A E.V map tool such as ZapMap becomes extremely useful for this research. ZapMap is a free to use App and website that displays all the charge stations over the U.K, the current status of the station (showing ones that are not in operation/faulty), the operator and their tariff. Another feature is the ability to filter the power output of the station. Most home chargers output at either 3.6kW (slow) or 7kW (fast) but for businesses that have a 3 phase supply there are also AC charge stations that output 22kW (fast). Some Supermarket’s have started to install charging stations in their car parks, and whilst they are generally free to use, they are also slow (3.6kW). This is where a little and often approach can help ease range anxiety. Imagine if there was a Petrol pump next to your parking space that gave out you a couple of litres of fuel for free! Some retailers such as Ikea have implemented DC charging stations that are capable of Rapid charging vehicles with 50kW of charge. This vastly reduces the amount of time it takes to fully charge a vehicle, with a typical charge only taking 45 mins. As battery sizes increase, so does the time to charge them. Advances in charging technology are keeping these charge times steady, with 100kW DC chargers starting to rollout throughout the U.K. Charging at AC stations usually involves using your own type 2 charging lead, which we provide with all of our vehicles. DC charging stations have a lead tethered to it, and are a different shape to the cars AC port. The most common charge ports can be seen below.
CCS and CHAdeMO are found on cars such as the BMW i3 and Nissan Leaf and are for DC Rapid Charging. Type 1 chargers are no longer offered on new vehicles in Europe, but can be found on the Vauxhall Ampera and first generation Nissan Leaf. Type 2 is now the standard in Europe for AC charging, and combines with CCS. Tesla also use the Type 2 connector in Europe for their Superchargers.
Charging Station Operation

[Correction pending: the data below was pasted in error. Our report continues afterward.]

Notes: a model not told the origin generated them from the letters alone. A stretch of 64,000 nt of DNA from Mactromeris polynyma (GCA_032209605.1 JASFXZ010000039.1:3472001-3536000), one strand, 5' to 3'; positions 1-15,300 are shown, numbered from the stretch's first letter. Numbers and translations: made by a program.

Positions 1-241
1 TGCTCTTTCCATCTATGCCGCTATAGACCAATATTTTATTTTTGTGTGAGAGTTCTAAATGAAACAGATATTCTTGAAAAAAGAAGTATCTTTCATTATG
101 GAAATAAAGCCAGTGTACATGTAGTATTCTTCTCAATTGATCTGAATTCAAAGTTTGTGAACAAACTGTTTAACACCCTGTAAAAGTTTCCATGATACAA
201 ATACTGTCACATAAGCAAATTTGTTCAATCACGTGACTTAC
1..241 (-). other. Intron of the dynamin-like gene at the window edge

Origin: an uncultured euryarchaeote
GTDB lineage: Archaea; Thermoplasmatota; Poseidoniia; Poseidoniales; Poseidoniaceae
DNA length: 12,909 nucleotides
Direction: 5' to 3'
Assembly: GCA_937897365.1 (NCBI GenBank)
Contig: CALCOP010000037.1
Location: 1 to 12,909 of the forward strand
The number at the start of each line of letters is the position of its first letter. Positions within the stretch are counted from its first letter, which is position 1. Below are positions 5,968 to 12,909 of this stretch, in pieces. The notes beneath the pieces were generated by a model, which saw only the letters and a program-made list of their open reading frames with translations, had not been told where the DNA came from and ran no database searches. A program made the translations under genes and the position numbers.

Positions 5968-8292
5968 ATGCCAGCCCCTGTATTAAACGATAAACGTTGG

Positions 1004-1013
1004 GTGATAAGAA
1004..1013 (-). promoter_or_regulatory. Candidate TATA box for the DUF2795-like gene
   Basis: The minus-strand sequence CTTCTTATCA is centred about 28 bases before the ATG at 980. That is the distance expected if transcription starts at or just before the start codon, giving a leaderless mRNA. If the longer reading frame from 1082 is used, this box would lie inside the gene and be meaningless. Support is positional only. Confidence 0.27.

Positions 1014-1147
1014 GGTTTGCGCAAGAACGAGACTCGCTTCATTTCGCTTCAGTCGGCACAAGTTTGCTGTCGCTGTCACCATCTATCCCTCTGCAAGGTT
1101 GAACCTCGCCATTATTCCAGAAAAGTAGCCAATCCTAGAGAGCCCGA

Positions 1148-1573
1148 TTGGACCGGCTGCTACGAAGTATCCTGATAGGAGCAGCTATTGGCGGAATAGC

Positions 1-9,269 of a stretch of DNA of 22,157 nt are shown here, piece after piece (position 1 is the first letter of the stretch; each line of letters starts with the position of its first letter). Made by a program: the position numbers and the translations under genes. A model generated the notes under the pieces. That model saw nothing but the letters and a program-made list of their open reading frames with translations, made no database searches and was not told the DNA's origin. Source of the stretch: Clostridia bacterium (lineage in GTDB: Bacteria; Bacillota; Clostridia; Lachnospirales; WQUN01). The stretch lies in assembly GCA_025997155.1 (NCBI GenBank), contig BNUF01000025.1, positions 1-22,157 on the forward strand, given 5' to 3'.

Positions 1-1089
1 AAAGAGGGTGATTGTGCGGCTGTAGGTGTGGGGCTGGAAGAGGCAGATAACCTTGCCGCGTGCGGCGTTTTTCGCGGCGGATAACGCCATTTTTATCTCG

Most charging stations are now operated via a card or app, which handle the charging transaction. As with most online based services, you register for an account and add payment information into the operators app. This then allows them to bill you for the charge. An older alternative method is to sign up directly on the operators website, with them sending you a “charge card” in return. This work in exactly the same way as the mobile app but works well in bad signal areas. Instavolt have begun installing stations that work with contactless debit/credit cards, removing the need to register an account or have an app.
The images above show a Nissan Leaf Rapid charging (CHAdeMO), an Instavolt contactless Charging station, Ubitricity’s app and New Motion activation card and tag..
Having developed their own supercharging network, Tesla have the enviable position of being able to provide a charging service which is second to none. Each Tesla car is connected the internet, and has a payment account registered to it. This allows the car to talk to the Supercharger, authorising the charge with no input from the user. It is simply plug and pay. The car then displays the costs and all charging information on it’s main screen. Some Tesla models even came with free supercharging for life when first purchased. In Europe, Tesla’s are compatible with all the Superchargers regardless of the country they are situated in.